Unlike the regular compact cameras, zoom compact cameras have stronger camera lens to increase the magnification. For the most part, the camera has automatic settings like the compact camera, but they could also have manual settings and can record in HD (High Definition). If you want to up your game in your photos, this is a great personal camera to use, although not the best for professional use.

Advanced Compact Cameras

Photo by Patrick Brinksma on Unsplash

The final version of a compact camera is the advanced compact camera, with comes with manual settings like exposure and focus. These cameras are still light and easy to carry around and use, but its features make it better than the average compact camera.

It gives a photographer more control over their shooting and produces higher-resolution photos than a compact camera (and even your phone). If you want to gain more experience handling a camera in manual mode, this type of compact camera is perfect.

Adventure Cameras

Now most cameras you bring most likely withstand being submerged in water or function in severe weather. Which is why geniuses created the adventure camera. They’re very small like a compact camera, but are durable and able to shoot beautiful photos in any condition.

Their cons although are the lack of interchangeable lens and they don’t have optical or electronic viewfinder. Basically, there’s no way to see exactly what you’re taking a photo of until it’s uploaded on another device. But don’t let that stop you from going on a wild aspiration-seeking adventure!

Digital Single Lens Reflex

Photo by Neil Thomas on Unsplash

Now on to the heavier stuff: the Digital Single Lens Reflex- or DSLR. Now this type of camera is seen more often because they are used by beginners and professionals alike.

To break this camera apart, a DSLR comes with one lens where light travels through to reach the digital sensor. This allows a photographer to see their shoot right after taking it. This differs from a regular SLR, which used films instead of digital sensors. This camera comes with interchangeable lens, manual options, along with many other shooting modes. This powerful and versatile camera is very expensive, but worth it for it’s amazing capabilities.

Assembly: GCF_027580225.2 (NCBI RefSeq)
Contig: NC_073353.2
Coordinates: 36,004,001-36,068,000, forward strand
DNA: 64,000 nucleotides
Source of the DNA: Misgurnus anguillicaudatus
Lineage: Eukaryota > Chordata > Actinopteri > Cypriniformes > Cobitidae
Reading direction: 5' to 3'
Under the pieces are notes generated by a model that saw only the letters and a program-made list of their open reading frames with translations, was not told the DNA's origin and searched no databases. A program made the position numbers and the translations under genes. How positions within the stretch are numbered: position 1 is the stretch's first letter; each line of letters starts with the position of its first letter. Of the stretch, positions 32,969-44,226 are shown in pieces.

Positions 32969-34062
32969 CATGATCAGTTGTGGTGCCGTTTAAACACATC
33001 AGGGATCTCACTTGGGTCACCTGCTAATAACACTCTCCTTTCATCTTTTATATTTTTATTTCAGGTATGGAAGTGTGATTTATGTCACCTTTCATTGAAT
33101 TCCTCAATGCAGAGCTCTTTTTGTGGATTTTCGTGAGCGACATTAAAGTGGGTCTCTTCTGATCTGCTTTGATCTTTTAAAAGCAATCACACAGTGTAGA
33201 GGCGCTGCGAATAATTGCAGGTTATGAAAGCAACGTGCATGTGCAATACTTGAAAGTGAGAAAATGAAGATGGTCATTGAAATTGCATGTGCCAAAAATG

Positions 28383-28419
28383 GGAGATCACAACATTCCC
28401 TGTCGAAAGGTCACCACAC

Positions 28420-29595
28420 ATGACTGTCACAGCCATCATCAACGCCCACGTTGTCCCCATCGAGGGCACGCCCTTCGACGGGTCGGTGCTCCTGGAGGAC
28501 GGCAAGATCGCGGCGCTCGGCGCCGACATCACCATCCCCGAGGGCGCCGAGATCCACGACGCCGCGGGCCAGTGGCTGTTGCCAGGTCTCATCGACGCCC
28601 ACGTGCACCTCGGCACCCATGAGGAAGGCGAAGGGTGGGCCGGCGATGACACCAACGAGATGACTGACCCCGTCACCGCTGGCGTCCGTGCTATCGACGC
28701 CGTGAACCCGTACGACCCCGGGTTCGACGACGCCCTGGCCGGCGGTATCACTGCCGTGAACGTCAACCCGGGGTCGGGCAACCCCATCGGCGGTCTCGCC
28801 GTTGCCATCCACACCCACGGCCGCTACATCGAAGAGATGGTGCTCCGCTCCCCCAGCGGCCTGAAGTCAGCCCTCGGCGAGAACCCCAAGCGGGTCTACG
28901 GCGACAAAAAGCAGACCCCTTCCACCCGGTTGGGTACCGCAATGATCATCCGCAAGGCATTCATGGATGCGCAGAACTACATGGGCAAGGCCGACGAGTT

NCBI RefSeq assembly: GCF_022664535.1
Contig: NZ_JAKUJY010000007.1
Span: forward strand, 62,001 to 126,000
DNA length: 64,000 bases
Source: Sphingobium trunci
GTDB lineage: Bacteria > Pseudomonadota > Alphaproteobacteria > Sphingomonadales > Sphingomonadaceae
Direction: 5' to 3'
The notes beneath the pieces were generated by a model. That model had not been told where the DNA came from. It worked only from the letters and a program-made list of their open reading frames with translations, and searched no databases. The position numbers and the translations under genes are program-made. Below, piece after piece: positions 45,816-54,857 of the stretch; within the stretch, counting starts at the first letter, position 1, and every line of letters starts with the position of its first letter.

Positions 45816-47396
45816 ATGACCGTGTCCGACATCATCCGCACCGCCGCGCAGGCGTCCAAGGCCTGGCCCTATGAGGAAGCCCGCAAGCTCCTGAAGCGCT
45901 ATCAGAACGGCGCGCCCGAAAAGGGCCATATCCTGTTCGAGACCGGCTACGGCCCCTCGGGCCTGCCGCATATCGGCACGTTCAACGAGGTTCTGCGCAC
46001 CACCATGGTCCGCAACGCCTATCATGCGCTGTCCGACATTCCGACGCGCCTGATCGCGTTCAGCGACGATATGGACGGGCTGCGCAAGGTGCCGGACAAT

Compact Mirrorless Cameras

Did I say that I was done with the variety of compact cameras? Ignore that. This type of compact camera is very similar to a DSLR, but are smaller and lighter. However, the main difference is unlike a DSLR, there’s no mirror for the light to bounce off to. It goes directly in to the sensor to be seen by the photographer.

These cameras gives you control over the settings, comes with different lens, different modes, and can be paired with other devices via WiFi. This makes a compact mirrorless camera a great and cheaper alternative to a DSLR.

Instant Camera

Photo by Taylor Grote on Unsplash

And finally we reach the current camera of aesthetic: the Instant camera aka Polaroid. This 1940s invention which recently got more popular truly deserves recognition for being quite ahead of its time. Instant cameras allows a photographer to take a photo and receive a developed hard copy from the camera itself.

It’s pretty lightweight with many types of designs, but there’s not much you can do besides adjust the exposure. Not to mention the lack of manual control and viewfinders (besides the final product). It’s a pretty complicated camera to manage that takes practice and skill to master. But the instant developing makes it worth while.

I’m sure I didn’t cover the entirety of cameras, as they have continued to develop and span out over decades, but I got the basic and more commonly used cameras. Every camera is used differently, so it’s refreshing to find a camera that can do the specified job with reasonable ease. With the help of this website for it’s knowledge, I hope this list helps you find the best camera for your needs. Enjoy snapping!